What can a single text do? More than you think.There are an estimated 47.5 million American Android users. Android far outweighs Apple as the dominant operating system, thanks to its affordability and long reach. So what’s the worst fear that every Android smart phone user has? That it can be hacked. Welcome to Stage Fright, a recent hack that affected Androids with just a single text.
According to a recent article on 6abc.com:
“Cyber security company Zimperium discovered a hack in Android phones where the device can be compromised just by receiving a simple text message. The hack, known as Stage Fright, stems from the way Android phones process incoming messages, where devices automatically process the media attached to a text message like photos or videos, according to CNN. That means a file corrupted with malware can infect and compromise your entire Android device before you even open a message. The smartphone hack is estimated to be the largest in history, affecting 950 million Android users, or about 95 percent of Android phones in use today.”
CNN also reported that Zimperium alerted Google of the hack on April 9. But the bug has yet to be fixed, and Google just recently issued a statement saying that the bug affected older Android devices but are now taking steps to protect the vulnerability. Stage Fright is potentially dangerous hack that can affect millions of Android users.
What are some of the ways to protect your phone from a hack? According to twilio.com, disabling the Auto Retrieve MMS function can help:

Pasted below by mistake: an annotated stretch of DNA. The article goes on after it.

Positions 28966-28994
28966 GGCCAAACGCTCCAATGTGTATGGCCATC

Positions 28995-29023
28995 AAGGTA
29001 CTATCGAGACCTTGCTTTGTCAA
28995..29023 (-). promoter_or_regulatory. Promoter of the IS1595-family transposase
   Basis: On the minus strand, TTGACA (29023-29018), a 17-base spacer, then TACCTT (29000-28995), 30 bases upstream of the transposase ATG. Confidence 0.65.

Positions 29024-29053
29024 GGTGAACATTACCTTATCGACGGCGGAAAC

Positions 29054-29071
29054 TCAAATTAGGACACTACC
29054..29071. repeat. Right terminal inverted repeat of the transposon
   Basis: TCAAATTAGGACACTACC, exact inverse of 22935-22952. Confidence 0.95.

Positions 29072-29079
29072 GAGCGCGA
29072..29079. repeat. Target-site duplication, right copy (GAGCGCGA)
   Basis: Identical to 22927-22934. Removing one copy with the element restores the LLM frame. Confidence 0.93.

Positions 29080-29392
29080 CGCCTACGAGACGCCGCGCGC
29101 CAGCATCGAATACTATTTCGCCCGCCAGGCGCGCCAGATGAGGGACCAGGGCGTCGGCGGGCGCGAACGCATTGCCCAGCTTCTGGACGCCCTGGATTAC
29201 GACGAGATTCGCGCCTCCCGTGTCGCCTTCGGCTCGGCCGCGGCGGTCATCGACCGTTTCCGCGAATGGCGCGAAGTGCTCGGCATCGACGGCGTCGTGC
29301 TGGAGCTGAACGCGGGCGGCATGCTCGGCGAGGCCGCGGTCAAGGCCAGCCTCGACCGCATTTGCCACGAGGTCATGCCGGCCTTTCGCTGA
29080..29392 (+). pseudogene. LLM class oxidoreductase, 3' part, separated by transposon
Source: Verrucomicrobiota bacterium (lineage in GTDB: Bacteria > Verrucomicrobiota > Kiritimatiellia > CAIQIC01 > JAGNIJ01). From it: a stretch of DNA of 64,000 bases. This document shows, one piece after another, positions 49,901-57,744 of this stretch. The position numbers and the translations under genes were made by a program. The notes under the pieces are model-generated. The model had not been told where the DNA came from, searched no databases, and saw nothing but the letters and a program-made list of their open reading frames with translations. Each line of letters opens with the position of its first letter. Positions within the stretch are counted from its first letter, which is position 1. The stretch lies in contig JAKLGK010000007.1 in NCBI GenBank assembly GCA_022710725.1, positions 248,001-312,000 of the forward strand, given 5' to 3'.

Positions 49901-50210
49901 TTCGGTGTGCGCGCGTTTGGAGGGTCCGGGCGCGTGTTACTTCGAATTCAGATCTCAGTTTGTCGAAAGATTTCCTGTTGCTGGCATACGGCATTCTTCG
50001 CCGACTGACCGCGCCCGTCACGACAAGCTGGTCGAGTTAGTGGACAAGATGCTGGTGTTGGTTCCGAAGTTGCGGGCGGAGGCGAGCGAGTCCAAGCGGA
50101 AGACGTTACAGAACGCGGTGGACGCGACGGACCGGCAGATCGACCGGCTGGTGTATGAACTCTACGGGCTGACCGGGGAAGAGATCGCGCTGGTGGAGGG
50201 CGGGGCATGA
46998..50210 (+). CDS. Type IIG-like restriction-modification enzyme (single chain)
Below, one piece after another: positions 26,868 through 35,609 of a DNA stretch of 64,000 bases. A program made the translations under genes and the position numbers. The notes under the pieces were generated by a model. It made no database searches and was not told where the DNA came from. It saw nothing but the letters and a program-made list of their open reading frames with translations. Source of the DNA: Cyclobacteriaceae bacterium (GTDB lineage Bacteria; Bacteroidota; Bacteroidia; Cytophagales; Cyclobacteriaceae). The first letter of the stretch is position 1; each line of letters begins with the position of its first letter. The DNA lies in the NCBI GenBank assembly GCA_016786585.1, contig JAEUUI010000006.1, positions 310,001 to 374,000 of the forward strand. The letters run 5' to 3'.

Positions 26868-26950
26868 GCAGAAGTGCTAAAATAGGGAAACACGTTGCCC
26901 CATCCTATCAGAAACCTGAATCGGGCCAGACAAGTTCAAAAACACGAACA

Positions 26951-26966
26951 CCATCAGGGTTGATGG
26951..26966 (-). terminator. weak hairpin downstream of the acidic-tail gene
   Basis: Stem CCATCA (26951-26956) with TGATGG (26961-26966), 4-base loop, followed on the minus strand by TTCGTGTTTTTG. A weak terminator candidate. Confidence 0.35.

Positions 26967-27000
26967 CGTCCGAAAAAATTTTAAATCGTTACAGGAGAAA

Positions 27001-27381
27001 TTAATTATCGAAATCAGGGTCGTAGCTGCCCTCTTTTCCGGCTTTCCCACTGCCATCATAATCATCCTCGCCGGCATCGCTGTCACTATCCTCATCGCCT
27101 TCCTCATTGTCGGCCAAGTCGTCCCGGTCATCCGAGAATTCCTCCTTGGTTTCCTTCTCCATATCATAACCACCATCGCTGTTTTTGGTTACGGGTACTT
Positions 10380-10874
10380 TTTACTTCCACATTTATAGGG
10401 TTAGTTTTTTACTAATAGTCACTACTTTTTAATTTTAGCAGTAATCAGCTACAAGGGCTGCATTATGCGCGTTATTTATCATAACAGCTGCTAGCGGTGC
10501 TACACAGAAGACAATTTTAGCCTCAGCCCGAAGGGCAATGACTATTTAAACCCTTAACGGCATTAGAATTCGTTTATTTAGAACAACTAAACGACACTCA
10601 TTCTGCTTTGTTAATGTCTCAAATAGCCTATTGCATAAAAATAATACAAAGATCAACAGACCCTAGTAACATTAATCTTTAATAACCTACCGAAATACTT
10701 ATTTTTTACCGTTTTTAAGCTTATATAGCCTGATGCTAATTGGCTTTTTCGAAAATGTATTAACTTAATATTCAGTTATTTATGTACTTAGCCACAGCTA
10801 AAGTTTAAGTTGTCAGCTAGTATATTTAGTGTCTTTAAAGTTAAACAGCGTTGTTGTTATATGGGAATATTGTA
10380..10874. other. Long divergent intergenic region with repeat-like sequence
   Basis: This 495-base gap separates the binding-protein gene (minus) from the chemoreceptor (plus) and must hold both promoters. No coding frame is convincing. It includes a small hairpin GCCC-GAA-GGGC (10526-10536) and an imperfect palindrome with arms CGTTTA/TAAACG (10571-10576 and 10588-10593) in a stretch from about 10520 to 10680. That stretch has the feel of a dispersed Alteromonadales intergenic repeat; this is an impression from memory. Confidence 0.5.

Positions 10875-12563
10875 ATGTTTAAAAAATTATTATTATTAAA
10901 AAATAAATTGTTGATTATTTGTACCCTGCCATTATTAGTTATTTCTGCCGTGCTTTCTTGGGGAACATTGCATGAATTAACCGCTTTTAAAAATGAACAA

“Here’s how the attack would work: The bad guy creates a short video, hides the malware inside it and texts it to your number. As soon as it’s received by the phone, Drake says, “it does its initial processing, which triggers the vulnerability…”
Once the attackers get in, Drake says, they’d be able do anything — copy data, delete it, take over your microphone and camera to monitor your every word and move. “It’s really up to their imagination what they do once they get in,” he says. Disabling Auto Retrieve MMS will partially mitigate this vulnerability ahead of the official patch release. All MMS media files will require a click in order to be viewed, but disabling this feature will prevent an attack from automatically executing on your phone. Turning off this feature does not fix the exploit entirely. So long as the bug exists, your Android device remains vulnerable and can be hacked if a malformed media file is downloaded by clicking on it. This vulnerability will not be completely fixed until a patch is released for your device, but this intermediate step can help mitigate the threat in the meantime.”
Is it too little, too late? There’s no way to completely protect your phone from millions of hacks that are produced daily. Our cell phone are our lives, and one hack could affect our whole phone operating system. Taking steps now can prevent Stage Fright from affecting your Android.